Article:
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Arnold Palmer Gets A Big Revenge

Arnold Palmer at Augusta National, 1962
AP Photo
Palmer playing a bunker shot in Monday's playoff.

This article first appeared in the April 16, 1962 issue of Sports Illustrated.

The golf duel of the year was settled in an extraordinary playoff of a three-way tie on Monday as indomitable Arnold Palmer, performing in that high-tension, high-rolling fashion that electrifies (one could almost say electrocutes) his galleries, won his third Masters championship in five years. In so doing he grandly evened the score against those two foes who had combined to dramatically defeat him a year ago: Gary Player and the Augusta National's 18th hole. In victory Palmer displayed, stunningly, the interior texture of his remarkable game. It is a game composed of human failings that let him fall seemingly hopelessly far behind and of superhuman resources that enable him to come fighting back as no golfer ever has before. Ahead on Sunday, he gave his lead away with woeful play, then—at the equivalent of five minutes to midnight—got two birdies to struggle into the playoff against Dow Finsterwald and Gary Player. On Monday he played nine dismal holes again, falling three strokes behind Player. Then, like a counter-puncher who revels in temporary adversity, he struck back. He birdied the long 10th hole and the difficult par-3 12th. He smashed a daring shot to the green and two-putted for a birdie on the treacherous 13th, then sank a 16-footer to birdie the 14th. Galleries call it "charging," and it's a word they reserve just for Palmer. In five holes he went from three strokes down to four up. He finished with a 68 to Player's 71 and Finsterwald's 77. For Alfred Wright's story on the events that produced the closest Masters ever, turn the page.

AND THEN THERE WERE THREE...

Anywhere else it would have been a sporting fantasy too absurd to believe. But when the 72 holes of the 26th Masters Golf Tournament ended in an unprecedented three-way tie last Sunday afternoon, and when the three players concerned turned out to be about the most dramatic combination of personalities there, it was hard even to be surprised. The finish of the Masters has become, year after year, a piece of fiction—characters by Saki, plot by Hitchcock—and the 1962 event enlarged but did not alter the pattern.

The estimated 40,000 spectators, the largest crowd in the many long years of golf who surged and roared their way across the rolling terrain of the Augusta National course, saw Arnold Palmer blow a two-stroke lead by hitting golf shots that would have sent a duffer scurrying to his pro for help, and then, typically, come crushing back with two last-gasp birdies just when he had seemed utterly defeated. They saw Gary Player, Palmer's arch-antagonist and the man who snatched the title when Arnold all but had it won last year, miss a 12-inch putt and alternate strangely between displays of rare caution and ill-starred boldness. And finally they saw Dow Finsterwald, who epitomizes golfing conservatism as Palmer does gambling rashness, carefully and quietly become the big third man in what everyone had assumed was going to be a two-man battle. As the crowd drifted away in the Augusta dusk the huge numbers on the scoreboard told the exciting and exasperating plot with which the Masters was torturing the nerves of its followers this year:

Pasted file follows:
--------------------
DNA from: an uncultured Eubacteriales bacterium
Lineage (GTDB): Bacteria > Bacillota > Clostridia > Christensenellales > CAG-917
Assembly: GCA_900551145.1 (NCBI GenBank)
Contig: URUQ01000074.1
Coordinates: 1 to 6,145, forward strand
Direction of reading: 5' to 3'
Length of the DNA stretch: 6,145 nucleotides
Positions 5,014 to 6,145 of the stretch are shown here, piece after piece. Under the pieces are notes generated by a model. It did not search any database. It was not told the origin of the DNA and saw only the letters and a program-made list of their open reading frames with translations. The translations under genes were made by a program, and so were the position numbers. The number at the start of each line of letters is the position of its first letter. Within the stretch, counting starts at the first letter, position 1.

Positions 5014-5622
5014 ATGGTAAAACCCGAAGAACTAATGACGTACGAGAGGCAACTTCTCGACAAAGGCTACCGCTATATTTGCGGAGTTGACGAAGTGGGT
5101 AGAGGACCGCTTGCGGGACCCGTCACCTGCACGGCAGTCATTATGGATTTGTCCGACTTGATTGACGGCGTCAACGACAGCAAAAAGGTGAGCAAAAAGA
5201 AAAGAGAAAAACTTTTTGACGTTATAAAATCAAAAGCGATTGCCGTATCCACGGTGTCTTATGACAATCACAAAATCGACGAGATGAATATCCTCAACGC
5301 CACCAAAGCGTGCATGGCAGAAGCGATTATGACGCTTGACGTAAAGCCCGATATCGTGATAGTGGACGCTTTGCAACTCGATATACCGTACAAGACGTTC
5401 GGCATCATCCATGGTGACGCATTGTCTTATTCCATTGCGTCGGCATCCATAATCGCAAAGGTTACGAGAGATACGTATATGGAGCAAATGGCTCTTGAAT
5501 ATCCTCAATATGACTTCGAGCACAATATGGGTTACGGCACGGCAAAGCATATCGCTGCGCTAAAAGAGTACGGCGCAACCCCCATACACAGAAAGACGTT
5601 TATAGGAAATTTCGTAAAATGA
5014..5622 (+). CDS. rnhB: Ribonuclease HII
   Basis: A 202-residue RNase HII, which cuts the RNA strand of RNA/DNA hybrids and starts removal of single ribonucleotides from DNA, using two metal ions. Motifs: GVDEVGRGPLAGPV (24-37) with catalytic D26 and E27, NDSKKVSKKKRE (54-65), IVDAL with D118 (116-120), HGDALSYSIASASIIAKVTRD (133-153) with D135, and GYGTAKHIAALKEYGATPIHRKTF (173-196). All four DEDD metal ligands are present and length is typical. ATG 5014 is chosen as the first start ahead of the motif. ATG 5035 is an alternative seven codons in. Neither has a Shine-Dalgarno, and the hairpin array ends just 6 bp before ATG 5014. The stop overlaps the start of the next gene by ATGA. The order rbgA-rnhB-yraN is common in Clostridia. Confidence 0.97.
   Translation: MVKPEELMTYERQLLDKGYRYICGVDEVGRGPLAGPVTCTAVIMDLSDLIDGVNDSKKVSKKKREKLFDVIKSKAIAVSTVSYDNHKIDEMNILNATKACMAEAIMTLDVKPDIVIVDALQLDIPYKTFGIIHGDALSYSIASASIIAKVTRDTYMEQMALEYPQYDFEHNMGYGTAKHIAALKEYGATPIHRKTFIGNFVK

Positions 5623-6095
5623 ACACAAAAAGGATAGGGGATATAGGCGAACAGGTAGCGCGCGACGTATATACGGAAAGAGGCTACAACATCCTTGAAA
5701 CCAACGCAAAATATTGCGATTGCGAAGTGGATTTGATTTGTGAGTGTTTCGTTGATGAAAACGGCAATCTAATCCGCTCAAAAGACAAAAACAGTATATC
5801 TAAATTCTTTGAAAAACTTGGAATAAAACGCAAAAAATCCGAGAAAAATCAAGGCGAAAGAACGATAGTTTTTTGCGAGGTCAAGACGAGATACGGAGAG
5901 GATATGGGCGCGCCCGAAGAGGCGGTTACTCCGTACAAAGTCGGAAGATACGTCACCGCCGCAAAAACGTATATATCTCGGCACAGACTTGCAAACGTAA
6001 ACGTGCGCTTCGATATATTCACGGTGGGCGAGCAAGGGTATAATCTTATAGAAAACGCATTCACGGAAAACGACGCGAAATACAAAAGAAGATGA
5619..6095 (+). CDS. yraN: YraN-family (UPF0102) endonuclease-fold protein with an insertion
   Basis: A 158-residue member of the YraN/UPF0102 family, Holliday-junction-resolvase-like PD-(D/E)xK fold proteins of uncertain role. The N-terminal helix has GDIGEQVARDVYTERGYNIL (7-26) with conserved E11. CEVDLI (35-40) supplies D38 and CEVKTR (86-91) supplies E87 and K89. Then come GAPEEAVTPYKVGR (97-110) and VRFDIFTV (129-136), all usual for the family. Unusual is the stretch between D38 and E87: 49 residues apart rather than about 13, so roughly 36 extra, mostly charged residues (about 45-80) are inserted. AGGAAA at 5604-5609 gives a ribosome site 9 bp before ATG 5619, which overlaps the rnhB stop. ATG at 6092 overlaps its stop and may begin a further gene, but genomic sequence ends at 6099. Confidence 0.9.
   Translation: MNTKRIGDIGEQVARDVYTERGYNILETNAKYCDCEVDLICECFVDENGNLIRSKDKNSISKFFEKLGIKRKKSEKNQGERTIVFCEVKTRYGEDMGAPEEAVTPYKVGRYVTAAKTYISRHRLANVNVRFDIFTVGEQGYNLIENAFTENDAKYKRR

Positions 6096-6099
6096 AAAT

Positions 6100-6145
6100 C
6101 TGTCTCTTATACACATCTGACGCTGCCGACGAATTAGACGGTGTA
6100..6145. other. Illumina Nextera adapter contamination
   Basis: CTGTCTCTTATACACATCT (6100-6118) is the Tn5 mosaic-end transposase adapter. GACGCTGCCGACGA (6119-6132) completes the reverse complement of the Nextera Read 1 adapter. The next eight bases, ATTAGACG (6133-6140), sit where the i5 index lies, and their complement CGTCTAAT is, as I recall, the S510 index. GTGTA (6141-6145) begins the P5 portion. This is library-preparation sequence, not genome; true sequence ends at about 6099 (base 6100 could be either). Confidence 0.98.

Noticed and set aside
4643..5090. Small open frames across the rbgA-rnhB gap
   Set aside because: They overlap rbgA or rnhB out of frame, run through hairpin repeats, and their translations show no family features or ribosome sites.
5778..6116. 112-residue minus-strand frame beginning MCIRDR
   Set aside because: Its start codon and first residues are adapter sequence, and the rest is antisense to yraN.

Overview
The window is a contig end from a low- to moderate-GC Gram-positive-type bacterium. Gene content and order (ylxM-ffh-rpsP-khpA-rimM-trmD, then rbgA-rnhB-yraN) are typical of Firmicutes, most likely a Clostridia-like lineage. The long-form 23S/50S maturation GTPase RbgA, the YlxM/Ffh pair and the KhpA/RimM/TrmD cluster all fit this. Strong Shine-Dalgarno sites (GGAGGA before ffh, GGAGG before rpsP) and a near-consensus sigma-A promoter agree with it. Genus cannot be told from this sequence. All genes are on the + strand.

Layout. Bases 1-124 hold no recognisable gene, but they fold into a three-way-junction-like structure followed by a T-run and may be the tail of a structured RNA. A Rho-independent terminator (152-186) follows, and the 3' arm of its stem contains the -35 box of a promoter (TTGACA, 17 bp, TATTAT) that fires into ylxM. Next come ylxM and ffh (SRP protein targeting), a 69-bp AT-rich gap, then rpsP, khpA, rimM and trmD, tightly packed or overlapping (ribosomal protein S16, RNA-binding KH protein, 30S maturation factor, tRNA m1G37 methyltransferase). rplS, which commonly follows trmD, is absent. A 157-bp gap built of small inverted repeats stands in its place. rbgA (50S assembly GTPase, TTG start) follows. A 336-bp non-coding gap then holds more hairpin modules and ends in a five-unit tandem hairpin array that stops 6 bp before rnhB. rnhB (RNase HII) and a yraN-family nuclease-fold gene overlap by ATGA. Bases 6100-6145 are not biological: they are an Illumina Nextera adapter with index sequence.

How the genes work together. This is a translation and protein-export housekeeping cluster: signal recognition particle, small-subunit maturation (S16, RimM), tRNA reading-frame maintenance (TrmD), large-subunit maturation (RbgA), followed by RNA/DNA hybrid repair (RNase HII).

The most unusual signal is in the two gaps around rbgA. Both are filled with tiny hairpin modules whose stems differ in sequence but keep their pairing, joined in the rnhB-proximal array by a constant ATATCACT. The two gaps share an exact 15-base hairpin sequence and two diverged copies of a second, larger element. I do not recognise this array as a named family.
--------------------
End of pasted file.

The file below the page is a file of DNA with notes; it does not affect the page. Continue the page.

Palmer: 280

Player: 280

Finsterwald: 280

The fabric of a Masters tournament, particularly one as eventful as last week's, can be formed by a sequence of events as episodic as the pageant on an Aubusson tapestry. Before play started, for instance, there was the arrival of a herald from GHQ announcing that the 1962 army of competitors would total 110, considerably more than the previous high. (Grumblings heard from the tents of the commanders where past Masters champions are in session: "Too many lousy foreigners!")

Next come the scouts who have been swarming over the course on their practice rounds. "It is playing a little longer this year," they report, the same as they have been reporting every spring since 1934.

And then the opening day appears under skies as murky as Mississippi silt. The masters of other times are there—Hogan, Snead, Demaret, Nelson—but the conspicuous figure on Thursday was Defending Champion Gary Player. Prematurely discounted in much of the early speculation, he shot a 67. Gary had played on the winter pro tour this year before flying home to his new house, two children and expectant wife in Johannesburg, South Africa. In recent years the Masters has gone to one of the leading performers in the winter tournaments, and Gary's few showings had been disappointing.

"To be honest with you," Player kept insisting in his clipped British accent, "I've been hitting the ball far better than I did last year. I've hit many more greens this year than I did last year, but I've had a complete lapse in my putting."

"Today," Player said after coming in from the first round, leading the tournament by two strokes over Julius Boros, "I played as well as I ever have, and I putted very well. I went back to the putting style I used last year when I won here. Until today I'd used a different putting style every day for the last three days, but that's not unusual for me. I never do use the same putting action for more than two weeks in a row."

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